With this move, Netflix can boast that it’s the first major streaming video service to enter Cuba. Netflix presents itself as a truly global entity that can unite people through its content, and entering Cuba can be spun as a real act of TV diplomacy. It will be interesting to see if companies like HBO, Amazon, and Hulu follow suit.
    One of the top priorities for the US in normalizing its relations with Cuba is to improve Cubans’ access to the internet. And Cuban leaders, at least, have signaled that they’ll allow it. The US now allows exporting communications equipment to Cuba and recently built a $31 million fiber-optic cable connecting Cuba to Florida, with the hopes that it will someday supply the internet to the entire island.

    It may happen slowly—as change usually does in Cuba—but when it does, Netflix will have a head start in a brand new market (though the company already has a fairly large presence in Latin America). Over the next few years, the US hopes to connect more and more Cubans to the internet. And Netflix hopes to connect those people to Frank Underwood and Crazy Eyes.
    http://qz.com/341368/why-netflix-is-entering-cuba-even-though-the-internet-barely-works-there/

  8. CUBAN DISSIDENT JORGE LUIS PEREZ ANTÚNEZ in Los Angeles
    Monday, February 16, 2015 from 9:00 AM to 1:00 PM (PST)
    CML Studios – 326 Mira Loma Avenue – Glendale, CA 91204
    SPONSORED BY JUNTA PATRIOTICA CUBANA – REGIONAL CALIFORNIA – APPEARING IN LOS ANGELES CUBAN OPPOSITION LEADER AND FORMER POLITCAL PRISONER JORGE LUIS PEREZ ANTÚNEZ AND HIS WIFE YRIS TAMARA PÉREZ AGUILERA LEADER OF THE ROSA PARKS FEMINIST MOVEMENT FOR CIVIL RIGHTS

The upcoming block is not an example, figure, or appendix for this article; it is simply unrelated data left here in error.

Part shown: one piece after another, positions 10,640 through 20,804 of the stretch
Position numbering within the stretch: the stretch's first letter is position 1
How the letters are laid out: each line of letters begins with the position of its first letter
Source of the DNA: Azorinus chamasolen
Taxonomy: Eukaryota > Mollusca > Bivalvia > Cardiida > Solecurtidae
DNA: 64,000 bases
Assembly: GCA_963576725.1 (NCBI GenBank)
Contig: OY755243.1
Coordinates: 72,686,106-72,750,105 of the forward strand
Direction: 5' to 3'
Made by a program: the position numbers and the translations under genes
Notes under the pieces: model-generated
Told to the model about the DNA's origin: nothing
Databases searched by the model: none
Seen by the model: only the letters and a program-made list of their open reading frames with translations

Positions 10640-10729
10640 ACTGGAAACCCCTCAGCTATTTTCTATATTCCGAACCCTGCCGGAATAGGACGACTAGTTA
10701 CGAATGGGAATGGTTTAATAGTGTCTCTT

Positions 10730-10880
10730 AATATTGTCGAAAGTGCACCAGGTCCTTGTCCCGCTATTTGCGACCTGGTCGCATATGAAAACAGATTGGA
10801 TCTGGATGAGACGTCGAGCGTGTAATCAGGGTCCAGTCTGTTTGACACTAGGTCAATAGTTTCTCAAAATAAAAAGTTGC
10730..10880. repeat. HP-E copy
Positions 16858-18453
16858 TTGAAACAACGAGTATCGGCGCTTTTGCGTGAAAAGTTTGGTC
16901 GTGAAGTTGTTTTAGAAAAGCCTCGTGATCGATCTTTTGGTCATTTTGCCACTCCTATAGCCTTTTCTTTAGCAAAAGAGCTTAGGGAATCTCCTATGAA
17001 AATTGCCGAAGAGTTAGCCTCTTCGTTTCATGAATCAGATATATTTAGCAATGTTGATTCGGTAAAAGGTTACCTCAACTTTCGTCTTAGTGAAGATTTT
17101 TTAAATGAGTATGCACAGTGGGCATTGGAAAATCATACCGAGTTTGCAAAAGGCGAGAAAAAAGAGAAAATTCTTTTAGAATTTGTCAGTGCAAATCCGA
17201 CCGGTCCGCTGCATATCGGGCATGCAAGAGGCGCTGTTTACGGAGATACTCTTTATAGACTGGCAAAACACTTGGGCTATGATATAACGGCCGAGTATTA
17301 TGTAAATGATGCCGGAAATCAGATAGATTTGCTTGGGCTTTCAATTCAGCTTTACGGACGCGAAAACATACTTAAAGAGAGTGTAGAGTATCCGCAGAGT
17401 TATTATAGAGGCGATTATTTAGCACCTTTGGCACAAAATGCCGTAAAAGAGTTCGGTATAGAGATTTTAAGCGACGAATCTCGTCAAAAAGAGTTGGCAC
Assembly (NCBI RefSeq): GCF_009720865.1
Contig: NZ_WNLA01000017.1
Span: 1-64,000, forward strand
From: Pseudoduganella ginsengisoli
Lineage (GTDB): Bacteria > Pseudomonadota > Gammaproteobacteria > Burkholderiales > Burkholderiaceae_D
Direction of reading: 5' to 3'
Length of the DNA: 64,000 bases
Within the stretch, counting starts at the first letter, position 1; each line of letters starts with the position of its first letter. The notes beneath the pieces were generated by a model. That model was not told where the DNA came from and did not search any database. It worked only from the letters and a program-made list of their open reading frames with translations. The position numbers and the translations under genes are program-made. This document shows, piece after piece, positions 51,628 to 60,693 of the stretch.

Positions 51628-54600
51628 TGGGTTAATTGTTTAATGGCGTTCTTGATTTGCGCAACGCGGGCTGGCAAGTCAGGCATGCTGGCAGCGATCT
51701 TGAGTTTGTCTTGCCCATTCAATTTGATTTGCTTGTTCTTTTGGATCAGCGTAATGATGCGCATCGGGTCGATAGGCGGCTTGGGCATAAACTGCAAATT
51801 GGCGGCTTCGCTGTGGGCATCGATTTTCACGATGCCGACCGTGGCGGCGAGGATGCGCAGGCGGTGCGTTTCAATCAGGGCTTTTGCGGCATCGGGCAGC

CLICK LINK AT BOTTOM FOR A FREE RESERVATION

    You are invited to an informative conference and community forum where they will share their experiences of life in today’s Cuba, and present their views on President Obama’s recently announced U.S. Cuba policy changes, and the possibility of diplomatic relations between the U.S. and Cuba.
    Anuncia Rueda de Prensa y Foro Informativo en Los Angeles con Jorge Luis Perez Antunez, líder de la oposicion Cubana y ex preso politicoTenemos el placer de invitarlo a una conferencia de prensa y foro de la comunidad donde ellos compartirán sus experiencias de vida en la Cuba de hoy , y presentaran sus puntos de vista sobre los cambios en la política entre los Estados Unidos y Cuba que fueron recientemente anunciados por el presidente Obama. Tambien hablaran de la posibilidad de las relaciones diplomáticas entre los EE.UU. y Cuba .
    Por favor, únase a nosotros.

    Please Join Us Monday, February 16, 2015, at 9:00 a.m.

    CML Studios
    326 Mira Loma Avenue,
    Glendale, CA 91204

    http://www.eventbrite.com/e/jorge-luis-perez-antunez-en-los-angeles-tickets-15686962126